Reviews

Unicorn Overlord Card Game review — An SRPG in card form

I don’t really play board games, card games, or anything tabletop. Not because I’m not interested – I own the starter set for Dungeons and Dragons – but because I almost never have people to play them with. However, I enjoyed Unicorn Overlord, Vanillaware’s latest title, so much that I wanted to give the card game accompanying the Monarch Edition a shot. While my inexperience certainly hindered my time with the game, I found a shockingly faithful recreation of the video game’s overall mechanics.

First off, you really should watch the official YouTube tutorial. There’s an instruction manual, manga style quick start guide, and even reference cards for every player, but none of these are really sufficient to figure out what’s going on before a first play. These should be used as clarification during play rather than before. Even then, I’d recommend playing through an example game before really getting started. There’s a lot going on here and it can be difficult to keep up with, especially as a novice to tabletop.

So, Unicorn Overlord essentially recreates the basic structure of the video game of the same name. To set up the playing field, you separate the cards into 7 categories each in their own pile. These are: Units, Items, Territory, Burning, Curse, Renown, and Critical. The first three are placed face down and shuffled, while the middle three are face up. The Critical Pile is an exception and is placed separately from the others facedown, with a card drawn from the top each round. Three cards are drawn from each facedown pile, then placed in a row to create the Marketplace, ending setup.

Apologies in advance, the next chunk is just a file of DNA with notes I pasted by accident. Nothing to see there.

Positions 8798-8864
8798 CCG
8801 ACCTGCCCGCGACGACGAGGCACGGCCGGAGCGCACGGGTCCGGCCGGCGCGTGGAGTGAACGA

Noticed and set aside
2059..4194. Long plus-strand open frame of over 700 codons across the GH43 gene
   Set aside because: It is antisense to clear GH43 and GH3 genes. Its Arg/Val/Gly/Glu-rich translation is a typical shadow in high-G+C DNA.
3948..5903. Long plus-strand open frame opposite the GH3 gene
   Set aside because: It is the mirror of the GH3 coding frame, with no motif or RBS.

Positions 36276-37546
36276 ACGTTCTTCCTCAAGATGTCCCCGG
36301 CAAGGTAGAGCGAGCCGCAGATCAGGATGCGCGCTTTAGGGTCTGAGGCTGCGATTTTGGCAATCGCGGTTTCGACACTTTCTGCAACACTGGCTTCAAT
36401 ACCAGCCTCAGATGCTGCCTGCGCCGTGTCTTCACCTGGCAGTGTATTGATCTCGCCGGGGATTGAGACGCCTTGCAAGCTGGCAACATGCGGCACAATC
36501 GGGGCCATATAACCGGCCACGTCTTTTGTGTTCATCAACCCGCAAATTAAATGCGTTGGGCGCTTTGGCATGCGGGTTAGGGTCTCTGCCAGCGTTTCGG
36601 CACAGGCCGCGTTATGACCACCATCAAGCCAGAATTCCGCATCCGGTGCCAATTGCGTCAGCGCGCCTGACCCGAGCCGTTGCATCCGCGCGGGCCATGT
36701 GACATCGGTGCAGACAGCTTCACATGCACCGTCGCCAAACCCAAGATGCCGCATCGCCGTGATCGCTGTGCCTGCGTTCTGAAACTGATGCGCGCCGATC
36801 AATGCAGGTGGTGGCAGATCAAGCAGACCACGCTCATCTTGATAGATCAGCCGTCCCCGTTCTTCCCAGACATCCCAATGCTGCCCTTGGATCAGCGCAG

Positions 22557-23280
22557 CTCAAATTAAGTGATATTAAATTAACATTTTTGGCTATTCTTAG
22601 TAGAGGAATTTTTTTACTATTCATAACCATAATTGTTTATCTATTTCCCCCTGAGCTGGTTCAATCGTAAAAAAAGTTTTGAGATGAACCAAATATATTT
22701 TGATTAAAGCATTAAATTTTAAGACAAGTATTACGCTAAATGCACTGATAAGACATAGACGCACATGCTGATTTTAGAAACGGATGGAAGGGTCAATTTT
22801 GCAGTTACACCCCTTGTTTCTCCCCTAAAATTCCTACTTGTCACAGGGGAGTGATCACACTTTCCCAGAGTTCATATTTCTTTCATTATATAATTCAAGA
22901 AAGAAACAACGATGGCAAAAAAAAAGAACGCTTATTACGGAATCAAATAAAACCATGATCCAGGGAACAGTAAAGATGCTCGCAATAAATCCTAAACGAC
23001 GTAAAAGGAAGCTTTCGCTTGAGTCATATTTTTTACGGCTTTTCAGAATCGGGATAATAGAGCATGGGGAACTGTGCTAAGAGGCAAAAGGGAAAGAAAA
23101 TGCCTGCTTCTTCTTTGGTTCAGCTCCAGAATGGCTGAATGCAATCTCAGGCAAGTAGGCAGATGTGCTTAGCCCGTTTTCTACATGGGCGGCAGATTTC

Each player (1-4) then receives a set of starter cards, which are marked with a white box at the bottom. The set consists of a Fighter, Soldier, and Housecarl for units, as well as three gold, a Hallowed Corne Ash, and the Town Territory. Then, each player will draw three more cards from the Unit Pile, reveal them, then place them with the starter cards facedown in their deck after shuffling. The starter territory is then placed face up in each player’s Province, which is a row of Territories below where cards played in each round are placed.

This is when the Draw Phase begins, the first of five phases that each round consists of. Players draw 5 cards from their deck, which are kept in their hand. Next, is the Territory Phase, in which the effects of each Territory card are resolved in order from left to right, with players taking turns. As in, if player 1 has two Territories, after resolving their first card player 2 would resolve their first card as well before moving on to player 1’s second Territory. For example, the starter Territory allows a player to perform 3 Gold actions, which means they can purchase three cards from the marketplace to add to their hand or Province. If a Territory has the Burning effect on it, symbolized by a burning card placed on it, it is skipped for that Territory Phase, then removed. If a Territory has multiple burning effects on it, only the top burning card is removed at the end of the phase.